In "From Jesus to the Church," Craig Evans explores the Jesus movement that developed within the Jewish religion after Christ's death. The author raises the question of whether Jesus intended to begin a new religion and shows through extensive historical and scriptural sources how the church evolved during the first Christian generation.
Evans focuses on Jesus' proclamation of the kingdom of God and of the failure of the ruling Jewish priesthood to establish God's reign, oppressing the people through aristocratic rule and burdensome practices. Jesus announces himself as an "agent of redemption" for Israel, calling for reform and the establishment of a kingdom in which justice, mercy and love of others is the rule.
A major issue in the clash between Jesus and the priestly class had to do with the many prophecies concerning the destruction of the temple in Jerusalem. Jesus' triumphal entry into the city as an influential and popular leader, combined with his open criticism of the temple establishment, put him on a collision course with the ruling priests.
The temple symbolized the leadership, but as Evans points out, the rulers had forgotten the true meaning of the building, found, for example, in Isaiah's words that describe the temple on God's mountain, the capital of the world where all peoples would be welcome: "a house of prayer for all people."
Jesus calls the leadership a "den of robbers," the unworthy caretakers of God's vineyard and also refers to Jeremiah's prophecy of the judgment and destruction of the temple. He is arrested on the charge of threatening to destroy the temple, the implication being that he is judging the priests and working toward their downfall.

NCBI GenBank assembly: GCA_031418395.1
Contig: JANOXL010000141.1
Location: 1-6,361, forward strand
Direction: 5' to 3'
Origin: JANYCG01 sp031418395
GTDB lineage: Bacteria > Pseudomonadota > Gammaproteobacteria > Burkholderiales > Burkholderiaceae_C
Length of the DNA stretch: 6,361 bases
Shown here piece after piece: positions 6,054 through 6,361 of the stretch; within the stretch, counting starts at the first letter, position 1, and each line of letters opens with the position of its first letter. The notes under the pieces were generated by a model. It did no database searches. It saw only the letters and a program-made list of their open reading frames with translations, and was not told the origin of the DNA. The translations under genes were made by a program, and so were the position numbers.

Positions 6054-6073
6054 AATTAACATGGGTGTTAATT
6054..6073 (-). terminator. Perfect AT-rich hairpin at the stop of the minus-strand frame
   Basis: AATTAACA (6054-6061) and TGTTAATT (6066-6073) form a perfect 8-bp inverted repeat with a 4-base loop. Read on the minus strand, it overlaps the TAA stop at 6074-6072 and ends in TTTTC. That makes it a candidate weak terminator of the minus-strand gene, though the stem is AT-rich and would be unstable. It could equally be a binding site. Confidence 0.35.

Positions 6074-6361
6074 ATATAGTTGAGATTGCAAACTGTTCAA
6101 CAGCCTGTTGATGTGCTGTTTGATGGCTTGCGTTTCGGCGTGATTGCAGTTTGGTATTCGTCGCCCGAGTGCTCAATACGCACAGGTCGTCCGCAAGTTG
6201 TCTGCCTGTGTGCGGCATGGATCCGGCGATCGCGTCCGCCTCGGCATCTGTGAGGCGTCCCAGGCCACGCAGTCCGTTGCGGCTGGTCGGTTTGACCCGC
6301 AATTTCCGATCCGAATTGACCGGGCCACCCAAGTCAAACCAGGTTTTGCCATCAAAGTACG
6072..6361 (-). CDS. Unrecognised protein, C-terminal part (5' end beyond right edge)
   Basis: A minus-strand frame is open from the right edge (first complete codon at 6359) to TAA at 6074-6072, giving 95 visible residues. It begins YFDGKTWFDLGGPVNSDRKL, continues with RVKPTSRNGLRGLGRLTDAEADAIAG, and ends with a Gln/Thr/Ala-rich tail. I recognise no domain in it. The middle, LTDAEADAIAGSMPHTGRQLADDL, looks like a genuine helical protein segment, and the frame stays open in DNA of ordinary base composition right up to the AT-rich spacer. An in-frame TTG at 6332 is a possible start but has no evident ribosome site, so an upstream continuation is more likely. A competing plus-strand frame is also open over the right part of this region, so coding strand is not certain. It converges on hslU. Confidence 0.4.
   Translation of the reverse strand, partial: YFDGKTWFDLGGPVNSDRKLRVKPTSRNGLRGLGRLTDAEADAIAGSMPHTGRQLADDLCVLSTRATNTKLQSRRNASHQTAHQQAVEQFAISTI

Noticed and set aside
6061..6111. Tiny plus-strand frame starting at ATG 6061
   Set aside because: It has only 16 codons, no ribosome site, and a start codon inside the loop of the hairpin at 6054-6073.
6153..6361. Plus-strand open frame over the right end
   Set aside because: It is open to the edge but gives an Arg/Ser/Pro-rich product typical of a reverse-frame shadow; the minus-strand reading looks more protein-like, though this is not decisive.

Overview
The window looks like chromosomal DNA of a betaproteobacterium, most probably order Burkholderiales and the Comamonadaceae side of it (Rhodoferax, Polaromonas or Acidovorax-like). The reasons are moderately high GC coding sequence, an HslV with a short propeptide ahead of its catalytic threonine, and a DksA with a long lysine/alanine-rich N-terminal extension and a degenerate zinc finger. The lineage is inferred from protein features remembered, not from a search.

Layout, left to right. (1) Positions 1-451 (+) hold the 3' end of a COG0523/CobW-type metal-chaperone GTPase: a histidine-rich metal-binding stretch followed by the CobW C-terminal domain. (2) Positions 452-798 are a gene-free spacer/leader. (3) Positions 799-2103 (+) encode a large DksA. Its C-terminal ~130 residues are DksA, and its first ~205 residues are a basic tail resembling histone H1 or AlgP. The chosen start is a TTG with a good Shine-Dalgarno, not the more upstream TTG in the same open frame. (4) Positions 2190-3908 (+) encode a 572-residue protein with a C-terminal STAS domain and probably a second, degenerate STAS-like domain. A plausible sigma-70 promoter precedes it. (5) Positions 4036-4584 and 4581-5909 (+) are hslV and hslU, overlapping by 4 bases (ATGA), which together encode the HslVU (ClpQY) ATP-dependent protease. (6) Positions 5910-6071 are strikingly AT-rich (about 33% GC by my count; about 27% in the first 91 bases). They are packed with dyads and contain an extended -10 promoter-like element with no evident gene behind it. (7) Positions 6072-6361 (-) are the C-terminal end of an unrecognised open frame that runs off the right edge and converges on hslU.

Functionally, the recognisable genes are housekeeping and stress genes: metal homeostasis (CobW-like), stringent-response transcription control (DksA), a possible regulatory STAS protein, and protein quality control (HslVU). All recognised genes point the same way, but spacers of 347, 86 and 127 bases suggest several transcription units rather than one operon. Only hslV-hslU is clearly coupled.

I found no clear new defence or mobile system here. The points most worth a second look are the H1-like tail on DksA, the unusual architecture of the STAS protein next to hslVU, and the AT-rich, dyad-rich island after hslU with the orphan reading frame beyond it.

After Jesus' death Stephen also is accused, falsely, of "speaking words against this holy place and the law." Stephen answers that accusation by quoting Scripture: "The Most High does not dwell in houses made with hands."
At one point Paul is also charged with attempting to desecrate the temple by bringing gentile converts into it, thereby defiling the holy place. The author points out that Paul uses temple imagery in referring to James and Peter as "pillars" of the Jesus movement. This same symbolism was used by the community that left the Dead Sea Scrolls and by the Qumran group, which saw itself as a spiritual temple.
The book shows that during the first 40 years, the Jesus movement, known as "the Way" was seen as a Jewish reform community that provided money, goods and healing to those in need. After Peter, James, "the brother of Jesus," became the leader, remaining in Jerusalem for 30 years, attempting to please both the Jewish church and Paul's gentile converts.
For 15 years, Evans states, there was little distinction between the "ecclesia" of Christians and the Jewish synagogues. Even 80 years after Jesus' death, Ignatius refers both to the church and the synagogue interchangeably. Although Paul spread the Gospel to growing numbers of gentiles, he wrote of Israel as the chosen people upon whom "a spiritual obduracy has come," but only temporarily "until the full number of gentiles come in."
Evans shows that the destruction of the temple in 70 C.E. (the Common Era) ended the aristocratic Jewish priesthood, and that the Jesus movement remained within the Jewish religious world until the end of the first generation. The ultimate Jewish/Christian rift was the result of the spread of gentile membership, disagreement about Jesus' divinity, the preference for Greek scriptural texts, the loss of the state of Israel, and the failure of Jesus to free Israel from Roman rule.
The book is well documented and provides insight into both the political and spiritual issues of the time.